Keywords: Genuine Progress Indicator, GPI, Fisherian income, Hicksian income, central criterion, sustainability indicators, sustainable development, welfare indicators, ecological footprint, biocapacity, economic growth, present value measures
Response to "Income, sustainability and the 'microfoundations' of the GPI"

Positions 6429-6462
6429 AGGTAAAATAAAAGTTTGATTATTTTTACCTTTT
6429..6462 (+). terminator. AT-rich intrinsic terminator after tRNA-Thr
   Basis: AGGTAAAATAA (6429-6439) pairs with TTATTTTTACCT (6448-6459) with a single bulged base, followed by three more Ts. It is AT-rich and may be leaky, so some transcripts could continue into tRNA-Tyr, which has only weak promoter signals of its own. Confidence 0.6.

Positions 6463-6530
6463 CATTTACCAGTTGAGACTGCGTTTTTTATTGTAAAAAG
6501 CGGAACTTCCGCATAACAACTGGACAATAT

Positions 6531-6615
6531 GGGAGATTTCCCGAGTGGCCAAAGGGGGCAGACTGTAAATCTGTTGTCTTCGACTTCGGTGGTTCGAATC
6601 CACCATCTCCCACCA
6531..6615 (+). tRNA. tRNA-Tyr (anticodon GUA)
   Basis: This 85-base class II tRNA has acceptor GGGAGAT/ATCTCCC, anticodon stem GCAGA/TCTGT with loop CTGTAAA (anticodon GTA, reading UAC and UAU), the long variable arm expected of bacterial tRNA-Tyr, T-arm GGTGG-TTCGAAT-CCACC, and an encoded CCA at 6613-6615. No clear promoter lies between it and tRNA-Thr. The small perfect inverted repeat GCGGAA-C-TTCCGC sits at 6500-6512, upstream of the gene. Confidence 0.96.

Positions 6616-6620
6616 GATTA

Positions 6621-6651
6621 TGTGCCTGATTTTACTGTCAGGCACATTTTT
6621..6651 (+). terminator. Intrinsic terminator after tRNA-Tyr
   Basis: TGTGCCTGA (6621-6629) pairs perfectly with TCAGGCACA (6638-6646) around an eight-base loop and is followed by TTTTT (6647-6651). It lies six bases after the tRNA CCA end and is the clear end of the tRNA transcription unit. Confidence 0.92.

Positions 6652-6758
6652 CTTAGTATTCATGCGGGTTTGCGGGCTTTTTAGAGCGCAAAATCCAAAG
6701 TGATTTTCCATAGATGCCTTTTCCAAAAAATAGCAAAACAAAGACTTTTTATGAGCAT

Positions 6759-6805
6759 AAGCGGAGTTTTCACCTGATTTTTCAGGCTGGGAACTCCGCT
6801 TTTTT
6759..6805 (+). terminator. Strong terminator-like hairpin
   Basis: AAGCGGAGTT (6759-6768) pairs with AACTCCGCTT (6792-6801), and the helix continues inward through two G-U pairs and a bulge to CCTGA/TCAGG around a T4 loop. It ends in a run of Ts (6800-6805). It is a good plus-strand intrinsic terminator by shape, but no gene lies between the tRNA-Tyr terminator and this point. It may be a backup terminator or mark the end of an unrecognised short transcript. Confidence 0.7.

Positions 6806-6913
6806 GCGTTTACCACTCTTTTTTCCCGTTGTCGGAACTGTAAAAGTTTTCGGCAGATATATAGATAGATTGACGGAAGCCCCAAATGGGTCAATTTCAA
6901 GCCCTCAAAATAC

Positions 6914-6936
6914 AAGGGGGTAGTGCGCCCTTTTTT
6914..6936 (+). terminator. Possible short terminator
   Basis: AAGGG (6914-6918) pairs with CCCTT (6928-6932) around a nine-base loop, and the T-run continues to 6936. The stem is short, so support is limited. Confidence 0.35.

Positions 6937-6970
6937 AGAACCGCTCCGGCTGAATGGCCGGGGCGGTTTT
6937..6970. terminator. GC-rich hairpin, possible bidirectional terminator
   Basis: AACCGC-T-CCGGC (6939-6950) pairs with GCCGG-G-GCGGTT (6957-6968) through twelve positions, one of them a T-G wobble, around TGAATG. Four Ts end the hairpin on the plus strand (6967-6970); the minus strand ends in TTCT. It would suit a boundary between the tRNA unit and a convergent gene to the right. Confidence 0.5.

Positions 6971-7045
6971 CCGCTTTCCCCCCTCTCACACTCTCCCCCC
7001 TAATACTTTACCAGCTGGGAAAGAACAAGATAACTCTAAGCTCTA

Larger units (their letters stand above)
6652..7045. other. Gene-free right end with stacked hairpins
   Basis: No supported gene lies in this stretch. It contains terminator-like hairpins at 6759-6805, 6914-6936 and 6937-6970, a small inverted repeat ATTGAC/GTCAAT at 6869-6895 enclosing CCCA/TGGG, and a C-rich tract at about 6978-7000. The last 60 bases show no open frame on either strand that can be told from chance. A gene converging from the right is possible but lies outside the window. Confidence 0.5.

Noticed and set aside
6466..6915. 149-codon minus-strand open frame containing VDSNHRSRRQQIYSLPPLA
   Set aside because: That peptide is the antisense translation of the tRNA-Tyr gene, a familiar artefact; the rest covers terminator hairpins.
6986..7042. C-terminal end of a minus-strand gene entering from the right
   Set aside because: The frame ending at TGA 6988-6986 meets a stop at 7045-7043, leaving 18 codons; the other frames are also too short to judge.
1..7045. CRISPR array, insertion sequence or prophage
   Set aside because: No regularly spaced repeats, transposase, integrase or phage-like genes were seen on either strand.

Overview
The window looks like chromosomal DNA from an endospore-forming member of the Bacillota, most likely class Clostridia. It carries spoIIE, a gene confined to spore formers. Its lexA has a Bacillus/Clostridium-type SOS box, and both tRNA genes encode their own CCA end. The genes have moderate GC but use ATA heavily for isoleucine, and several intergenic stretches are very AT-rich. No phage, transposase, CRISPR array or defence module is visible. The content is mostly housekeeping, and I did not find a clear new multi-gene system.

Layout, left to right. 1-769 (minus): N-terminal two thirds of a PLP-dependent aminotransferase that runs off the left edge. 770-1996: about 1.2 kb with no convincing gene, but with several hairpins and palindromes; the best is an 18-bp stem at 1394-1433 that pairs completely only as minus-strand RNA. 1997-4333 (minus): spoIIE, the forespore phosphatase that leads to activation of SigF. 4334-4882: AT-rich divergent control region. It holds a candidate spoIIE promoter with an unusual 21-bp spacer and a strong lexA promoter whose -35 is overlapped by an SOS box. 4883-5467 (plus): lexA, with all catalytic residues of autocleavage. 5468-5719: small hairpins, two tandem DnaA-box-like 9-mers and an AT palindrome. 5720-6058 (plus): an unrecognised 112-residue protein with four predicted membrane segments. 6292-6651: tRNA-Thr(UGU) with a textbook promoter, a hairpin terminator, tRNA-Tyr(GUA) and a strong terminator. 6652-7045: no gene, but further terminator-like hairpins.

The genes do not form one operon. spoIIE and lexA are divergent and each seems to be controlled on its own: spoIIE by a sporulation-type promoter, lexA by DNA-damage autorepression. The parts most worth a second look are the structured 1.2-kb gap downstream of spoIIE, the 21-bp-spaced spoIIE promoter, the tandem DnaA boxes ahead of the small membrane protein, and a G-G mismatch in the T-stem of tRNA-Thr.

The Genuine Progress Indicator (GPI) is an experiential welfare indicator based on an extended version of Fisher's distinction between income and capital. The primary aim of the GPI is to measure the difference between the net psychic income generated by economic activity (uncancelled benefit) and the natural capital services lost as a consequence of fuelling the economic process (uncancelled cost). Provided this is achieved with some degree of accuracy, the GPI is able to: (a) represent the value added to nature by the economic process; (b) determine whether growth of the economy, if it is presently occurring, is 'economic' or 'uneconomic'; and (c) signal when an economy has exceeded its optimal macroeconomic scale. Nevertheless, there is little doubt that the GPI fails to strictly satisfy the central criterion embodied in the Hicksian concept of income. As such, the GPI is incapable of signalling when an economy has surpassed its maximum sustainable scale. But neither can so-called measures of Hicksian income (e.g., Net National Product (NNP)) since they, too, violate Hicks' central criterion. For this reason, indicators of sustainability are best left to measures of wealth/capital or, better still, comparisons between a nation's ecological footprint and biocapacity.